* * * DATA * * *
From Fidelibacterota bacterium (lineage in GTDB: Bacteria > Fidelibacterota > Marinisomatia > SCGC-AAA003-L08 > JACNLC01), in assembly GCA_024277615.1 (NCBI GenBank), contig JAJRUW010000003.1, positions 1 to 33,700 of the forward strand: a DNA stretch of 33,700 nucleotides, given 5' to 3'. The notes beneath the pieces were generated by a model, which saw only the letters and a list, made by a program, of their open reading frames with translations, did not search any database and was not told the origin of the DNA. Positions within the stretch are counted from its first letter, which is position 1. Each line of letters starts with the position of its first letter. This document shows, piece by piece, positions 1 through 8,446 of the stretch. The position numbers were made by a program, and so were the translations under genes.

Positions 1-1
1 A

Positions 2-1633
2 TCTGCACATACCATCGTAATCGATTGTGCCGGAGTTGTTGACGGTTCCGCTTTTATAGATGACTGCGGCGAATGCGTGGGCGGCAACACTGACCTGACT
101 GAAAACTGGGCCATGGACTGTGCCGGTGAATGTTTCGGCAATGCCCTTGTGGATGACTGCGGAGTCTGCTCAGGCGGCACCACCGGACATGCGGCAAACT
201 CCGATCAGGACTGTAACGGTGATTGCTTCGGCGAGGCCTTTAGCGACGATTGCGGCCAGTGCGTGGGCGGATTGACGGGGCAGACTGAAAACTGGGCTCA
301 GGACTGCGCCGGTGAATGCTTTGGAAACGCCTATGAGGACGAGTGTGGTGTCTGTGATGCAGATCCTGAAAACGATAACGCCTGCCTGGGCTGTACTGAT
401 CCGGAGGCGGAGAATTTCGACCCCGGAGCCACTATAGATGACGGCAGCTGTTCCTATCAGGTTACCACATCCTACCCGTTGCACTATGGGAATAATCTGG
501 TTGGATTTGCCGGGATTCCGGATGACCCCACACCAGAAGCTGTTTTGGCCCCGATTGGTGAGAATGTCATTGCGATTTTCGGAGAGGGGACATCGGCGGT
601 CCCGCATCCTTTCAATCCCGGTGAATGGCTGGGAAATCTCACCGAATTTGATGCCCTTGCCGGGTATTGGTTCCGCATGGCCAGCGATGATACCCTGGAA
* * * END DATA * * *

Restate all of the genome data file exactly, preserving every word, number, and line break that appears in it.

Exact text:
From Fidelibacterota bacterium (lineage in GTDB: Bacteria > Fidelibacterota > Marinisomatia > SCGC-AAA003-L08 > JACNLC01), in assembly GCA_024277615.1 (NCBI GenBank), contig JAJRUW010000003.1, positions 1 to 33,700 of the forward strand: a DNA stretch of 33,700 nucleotides, given 5' to 3'. The notes beneath the pieces were generated by a model, which saw only the letters and a list, made by a program, of their open reading frames with translations, did not search any database and was not told the origin of the DNA. Positions within the stretch are counted from its first letter, which is position 1. Each line of letters starts with the position of its first letter. This document shows, piece by piece, positions 1 through 8,446 of the stretch. The position numbers were made by a program, and so were the translations under genes.

Positions 1-1
1 A

Positions 2-1633
2 TCTGCACATACCATCGTAATCGATTGTGCCGGAGTTGTTGACGGTTCCGCTTTTATAGATGACTGCGGCGAATGCGTGGGCGGCAACACTGACCTGACT
101 GAAAACTGGGCCATGGACTGTGCCGGTGAATGTTTCGGCAATGCCCTTGTGGATGACTGCGGAGTCTGCTCAGGCGGCACCACCGGACATGCGGCAAACT
201 CCGATCAGGACTGTAACGGTGATTGCTTCGGCGAGGCCTTTAGCGACGATTGCGGCCAGTGCGTGGGCGGATTGACGGGGCAGACTGAAAACTGGGCTCA
301 GGACTGCGCCGGTGAATGCTTTGGAAACGCCTATGAGGACGAGTGTGGTGTCTGTGATGCAGATCCTGAAAACGATAACGCCTGCCTGGGCTGTACTGAT
401 CCGGAGGCGGAGAATTTCGACCCCGGAGCCACTATAGATGACGGCAGCTGTTCCTATCAGGTTACCACATCCTACCCGTTGCACTATGGGAATAATCTGG
501 TTGGATTTGCCGGGATTCCGGATGACCCCACACCAGAAGCTGTTTTGGCCCCGATTGGTGAGAATGTCATTGCGATTTTCGGAGAGGGGACATCGGCGGT
601 CCCGCATCCTTTCAATCCCGGTGAATGGCTGGGAAATCTCACCGAATTTGATGCCCTTGCCGGGTATTGGTTCCGCATGGCCAGCGATGATACCCTGGAA